There are some anxieties over the state of play at the proposed mega-constellation OneWeb and their fleet of LEO satellites.
Analysts at Northern Sky Research (NSR) in a report headline asked, “Can OneWeb cross the Valley of Death?” That’s blunt, but OneWeb has given plenty of reasons not to be cheerful this past month or so.
The ‘Valley of Death’ expression refers to a Forbes take (see Figure 1) on the famous Gartner hype-cycle illustration and its notorious “Trough of Disillusionment” and whether the industry is being altogether too pessimistic. The plan is challenging: Greg Wyler’s project aims to place some 900 satellites into LEO to supply the planet’s non-served or under-served broadband consumers with gallons of extra capacity.
The downside news, much discussed on the sidelines at the Paris ‘World Satellite Business Week’ conference in September, focused on missed launch dates, much higher prices for each LEO satellite, a new CEO appointed and the existing CEO moved sideways (who then resigned), and various funding risks and generally negative comments that add up to the $64,000 question whether or not the world really needs all this upcoming Ka-band capacity.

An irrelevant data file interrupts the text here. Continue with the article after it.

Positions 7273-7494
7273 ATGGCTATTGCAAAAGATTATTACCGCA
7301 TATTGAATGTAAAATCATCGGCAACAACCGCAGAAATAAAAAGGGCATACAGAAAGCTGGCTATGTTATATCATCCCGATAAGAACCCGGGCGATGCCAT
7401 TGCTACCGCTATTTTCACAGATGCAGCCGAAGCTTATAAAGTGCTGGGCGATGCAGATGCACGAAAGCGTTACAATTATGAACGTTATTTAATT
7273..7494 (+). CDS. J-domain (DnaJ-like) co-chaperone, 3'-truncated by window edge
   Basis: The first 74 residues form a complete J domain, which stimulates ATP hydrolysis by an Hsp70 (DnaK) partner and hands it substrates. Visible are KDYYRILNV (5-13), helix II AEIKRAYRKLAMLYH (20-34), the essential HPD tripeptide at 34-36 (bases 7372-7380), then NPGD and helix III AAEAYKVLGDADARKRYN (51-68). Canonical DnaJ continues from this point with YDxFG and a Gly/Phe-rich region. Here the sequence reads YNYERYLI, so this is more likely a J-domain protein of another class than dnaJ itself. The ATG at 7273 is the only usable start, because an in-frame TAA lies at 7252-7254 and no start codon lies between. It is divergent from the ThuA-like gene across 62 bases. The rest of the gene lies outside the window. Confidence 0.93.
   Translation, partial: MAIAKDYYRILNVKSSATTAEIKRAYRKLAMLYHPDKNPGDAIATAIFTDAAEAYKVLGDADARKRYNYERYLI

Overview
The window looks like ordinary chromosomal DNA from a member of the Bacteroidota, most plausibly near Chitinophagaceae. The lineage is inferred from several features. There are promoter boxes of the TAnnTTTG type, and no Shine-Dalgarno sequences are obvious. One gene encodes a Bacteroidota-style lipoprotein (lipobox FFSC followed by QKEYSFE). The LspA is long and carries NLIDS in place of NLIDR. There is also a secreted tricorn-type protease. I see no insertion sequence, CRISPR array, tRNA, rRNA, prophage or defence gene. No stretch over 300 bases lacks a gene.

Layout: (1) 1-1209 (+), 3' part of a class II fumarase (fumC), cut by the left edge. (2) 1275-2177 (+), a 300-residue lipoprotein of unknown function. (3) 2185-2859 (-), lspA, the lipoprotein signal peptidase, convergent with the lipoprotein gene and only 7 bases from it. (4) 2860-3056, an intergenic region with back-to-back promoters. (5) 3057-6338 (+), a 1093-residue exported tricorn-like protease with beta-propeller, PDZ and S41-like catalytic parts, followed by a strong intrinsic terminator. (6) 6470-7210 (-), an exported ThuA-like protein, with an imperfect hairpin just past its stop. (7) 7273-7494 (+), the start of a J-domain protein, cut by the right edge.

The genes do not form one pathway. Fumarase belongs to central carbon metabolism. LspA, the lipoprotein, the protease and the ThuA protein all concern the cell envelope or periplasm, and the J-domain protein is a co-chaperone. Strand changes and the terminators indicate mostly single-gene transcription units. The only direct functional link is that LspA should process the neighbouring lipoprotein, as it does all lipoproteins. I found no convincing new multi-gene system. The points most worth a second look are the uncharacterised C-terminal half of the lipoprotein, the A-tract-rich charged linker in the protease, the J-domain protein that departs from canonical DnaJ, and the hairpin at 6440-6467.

NSR forecasts that the world will see a huge number of these new, smaller satellites adding a net 25 Terabytes/second of additional capacity over the next ten years. In a world where 50 or 100 Gb/s of Ethernet traffic is considered fast enough, terabyte speeds are truly electric given their 1000 x 1 Gb/s capacity.
NSR, in their report issued on September 18, stated that these non-Geo satellites will also be generating annual revenues of $4 billion by 2027.